A blizzard blanketed the Northeastern United States (kudos to The Weather Channel folks by the way, who took a lot of heat from The National Weather Service when they started naming winter storms like hurricanes but struck gold with Nemo!) this weekend, leaving millions with nothing to do but dig out and turn on the TV and fire up the computer. With the Super Bowl buzz a distant memory, and the NBA All-Star game a week away, there is a surprising gaping hole in the sports calendar this weekend that teams and brands may look to exploit in future years. The NHL for example, would have had its All-Star weekend the week before the Super Bowl (in Columbus, Ohio, helping a franchise…the Blue Jackets... that may be the least known of any team amongst the five major North American sports leagues), but that weekend still had the rise to Super Bowl and even the Pro Bowl. This weekend? Other than regular season NBA and NHL and college hoops? Nothing. USA Hockey has made NEXT weekend Hockey Weekend Across America, but it butts against the NBA All-Star Weekend…why not this weekend?

Now next year will be a bit different, as we will slide into the first weekend of the Sochi Olympics. But even the Winter Olympics will be six hours away from the States,  and usually the first few days do not bring the major events. Can the NHL take advantage and drop some elite early round pool matchups into those days, and in turn make the weekend in the States all about brand hockey? Peewee, minor league and college? Would be a great play. Could NASCAR  move Daytona back into the quiet week? How about a sport like lacrosse, with its indoor pro game, finding a place in the crowded schedule? Gold is tied to warm weather, tennis is indoors in Europe, but how about Davis Cup, which somehow decided to play a US-Brazil tie LAST WEEKEND in Jacksonville, Florida. Going up against the Super Bowl, even for a sport that says it is more global and doesn’t concern itself with local events, did not help the USTA or the sport, and a very exciting 3-2 result was lost amidst commercials for Super Bowl and mega pre game shows.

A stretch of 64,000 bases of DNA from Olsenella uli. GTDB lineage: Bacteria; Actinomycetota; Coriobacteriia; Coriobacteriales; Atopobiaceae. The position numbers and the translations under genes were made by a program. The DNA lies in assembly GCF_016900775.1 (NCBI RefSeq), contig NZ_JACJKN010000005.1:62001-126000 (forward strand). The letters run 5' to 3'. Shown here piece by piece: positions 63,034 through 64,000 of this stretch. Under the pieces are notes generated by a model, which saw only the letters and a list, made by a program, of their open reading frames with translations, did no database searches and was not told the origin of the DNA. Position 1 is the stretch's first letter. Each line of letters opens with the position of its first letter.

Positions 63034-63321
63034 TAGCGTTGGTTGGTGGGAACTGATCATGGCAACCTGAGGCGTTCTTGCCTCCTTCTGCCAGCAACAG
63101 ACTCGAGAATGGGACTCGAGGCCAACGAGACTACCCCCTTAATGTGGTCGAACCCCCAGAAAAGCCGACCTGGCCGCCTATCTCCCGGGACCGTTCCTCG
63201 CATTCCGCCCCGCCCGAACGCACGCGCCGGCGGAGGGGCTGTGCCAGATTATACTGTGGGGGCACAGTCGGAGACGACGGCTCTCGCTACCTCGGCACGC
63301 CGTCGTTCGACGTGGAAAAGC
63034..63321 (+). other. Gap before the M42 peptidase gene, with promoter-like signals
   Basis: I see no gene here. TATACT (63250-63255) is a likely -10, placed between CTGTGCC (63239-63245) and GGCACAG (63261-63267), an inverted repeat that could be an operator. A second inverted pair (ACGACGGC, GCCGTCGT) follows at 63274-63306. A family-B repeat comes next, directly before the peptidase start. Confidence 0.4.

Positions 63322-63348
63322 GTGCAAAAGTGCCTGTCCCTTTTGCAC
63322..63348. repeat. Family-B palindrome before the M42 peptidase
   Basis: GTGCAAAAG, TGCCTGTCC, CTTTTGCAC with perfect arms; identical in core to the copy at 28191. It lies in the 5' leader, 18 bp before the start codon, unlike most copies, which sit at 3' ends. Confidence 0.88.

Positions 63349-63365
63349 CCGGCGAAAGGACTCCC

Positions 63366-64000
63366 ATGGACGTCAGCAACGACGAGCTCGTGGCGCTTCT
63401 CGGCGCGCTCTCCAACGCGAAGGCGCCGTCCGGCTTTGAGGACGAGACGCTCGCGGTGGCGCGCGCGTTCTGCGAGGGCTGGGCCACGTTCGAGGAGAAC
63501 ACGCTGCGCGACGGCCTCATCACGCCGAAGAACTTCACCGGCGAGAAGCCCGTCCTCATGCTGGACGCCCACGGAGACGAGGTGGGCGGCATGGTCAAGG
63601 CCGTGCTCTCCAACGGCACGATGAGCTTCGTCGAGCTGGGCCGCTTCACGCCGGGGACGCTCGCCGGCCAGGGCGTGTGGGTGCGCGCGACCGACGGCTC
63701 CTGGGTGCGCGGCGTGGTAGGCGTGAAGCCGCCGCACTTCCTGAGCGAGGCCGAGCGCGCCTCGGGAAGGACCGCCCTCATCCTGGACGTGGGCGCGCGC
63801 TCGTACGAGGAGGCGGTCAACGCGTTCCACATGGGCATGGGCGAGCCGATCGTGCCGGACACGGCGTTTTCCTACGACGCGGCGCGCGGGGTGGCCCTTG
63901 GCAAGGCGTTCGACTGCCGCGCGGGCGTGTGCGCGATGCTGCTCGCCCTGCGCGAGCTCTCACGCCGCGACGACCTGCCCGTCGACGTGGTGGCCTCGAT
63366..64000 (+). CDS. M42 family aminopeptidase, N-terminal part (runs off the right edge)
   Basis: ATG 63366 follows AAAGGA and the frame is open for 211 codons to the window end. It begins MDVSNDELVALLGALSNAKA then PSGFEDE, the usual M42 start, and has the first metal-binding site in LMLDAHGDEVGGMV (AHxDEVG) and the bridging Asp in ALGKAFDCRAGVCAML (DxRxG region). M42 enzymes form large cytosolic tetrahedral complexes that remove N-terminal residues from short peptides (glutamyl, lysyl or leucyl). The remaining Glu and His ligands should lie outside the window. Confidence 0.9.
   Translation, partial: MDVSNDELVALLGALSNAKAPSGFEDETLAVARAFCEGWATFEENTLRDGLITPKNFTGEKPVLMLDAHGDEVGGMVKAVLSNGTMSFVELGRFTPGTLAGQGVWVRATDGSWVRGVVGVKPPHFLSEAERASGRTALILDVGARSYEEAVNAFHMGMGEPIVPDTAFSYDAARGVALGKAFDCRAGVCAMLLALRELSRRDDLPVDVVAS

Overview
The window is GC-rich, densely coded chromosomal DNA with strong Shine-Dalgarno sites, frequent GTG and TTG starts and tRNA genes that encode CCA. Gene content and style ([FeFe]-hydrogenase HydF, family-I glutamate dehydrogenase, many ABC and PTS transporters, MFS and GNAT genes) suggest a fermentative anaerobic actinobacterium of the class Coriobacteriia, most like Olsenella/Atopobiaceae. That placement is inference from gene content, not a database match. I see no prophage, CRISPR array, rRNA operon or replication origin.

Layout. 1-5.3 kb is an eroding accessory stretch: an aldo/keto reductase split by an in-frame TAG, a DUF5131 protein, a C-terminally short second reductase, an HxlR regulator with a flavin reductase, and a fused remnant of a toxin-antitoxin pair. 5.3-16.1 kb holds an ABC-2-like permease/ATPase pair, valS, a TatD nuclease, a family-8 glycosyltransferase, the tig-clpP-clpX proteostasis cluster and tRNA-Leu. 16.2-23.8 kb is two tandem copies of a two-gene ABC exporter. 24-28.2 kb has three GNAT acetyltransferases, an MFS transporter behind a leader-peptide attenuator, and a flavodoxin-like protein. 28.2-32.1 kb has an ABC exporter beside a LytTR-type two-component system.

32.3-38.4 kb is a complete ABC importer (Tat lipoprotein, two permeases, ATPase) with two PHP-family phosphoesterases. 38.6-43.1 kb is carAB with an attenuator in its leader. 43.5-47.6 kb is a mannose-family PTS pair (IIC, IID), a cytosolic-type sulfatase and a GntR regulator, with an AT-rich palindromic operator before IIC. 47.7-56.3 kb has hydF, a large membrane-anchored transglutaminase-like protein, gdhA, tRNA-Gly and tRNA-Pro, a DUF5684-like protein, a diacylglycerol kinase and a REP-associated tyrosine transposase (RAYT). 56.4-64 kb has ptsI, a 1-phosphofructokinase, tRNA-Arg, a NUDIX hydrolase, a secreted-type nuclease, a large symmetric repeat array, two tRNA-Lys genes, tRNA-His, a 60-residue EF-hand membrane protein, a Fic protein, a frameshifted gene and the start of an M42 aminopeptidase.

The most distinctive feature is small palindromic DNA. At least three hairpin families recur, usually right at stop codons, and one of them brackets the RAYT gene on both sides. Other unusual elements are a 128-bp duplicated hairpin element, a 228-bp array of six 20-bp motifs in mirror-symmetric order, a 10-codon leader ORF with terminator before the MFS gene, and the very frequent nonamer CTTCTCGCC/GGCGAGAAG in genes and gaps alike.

How about amateur and fitness sports? This past Wednesday was National Girls and  Women in Sports Day…yet it garnered little coverage and was lost in the post-Super Bowl hangover, the one year to Sochi campaigns and other mid-week happenings. How could such an important demo…from moms who are decision makers to young women who need to be active as part of a healthy lifestyle to elite and telegenic female athletes…be lost in the mix by brands and Madison Avenue. This week Sports Illustrated will unveil its swimsuit issue as part of Fashion Week in New York, and that well marketed “tribute ” to beauty and sport for sure will not get lost in the shuffle. Baseball? Pitchers and catchers have started to report and some teams will hold fan fests, but the logistic transition of most teams make this a difficult weekend to convene in most major markets, unless you are a warm weather club lie the Marlins or DBacks who don’t have to go far.

Now maybe the psyche needs a respite from the Super Bowl, and we needed a weekend of nothing. However if you are a league, a sport, a brand looking to engage and carve a niche, this weekend seems to be a good annual one. The NFL has found a great spot opening their season the Thursday after Labor Day unencumbered. The Kentucky Derby has its spot. The Masters has its own place on the calendar. The weekend after Super Bowl seems ripe for someone to claim and build upon, lets see if someone grabs it.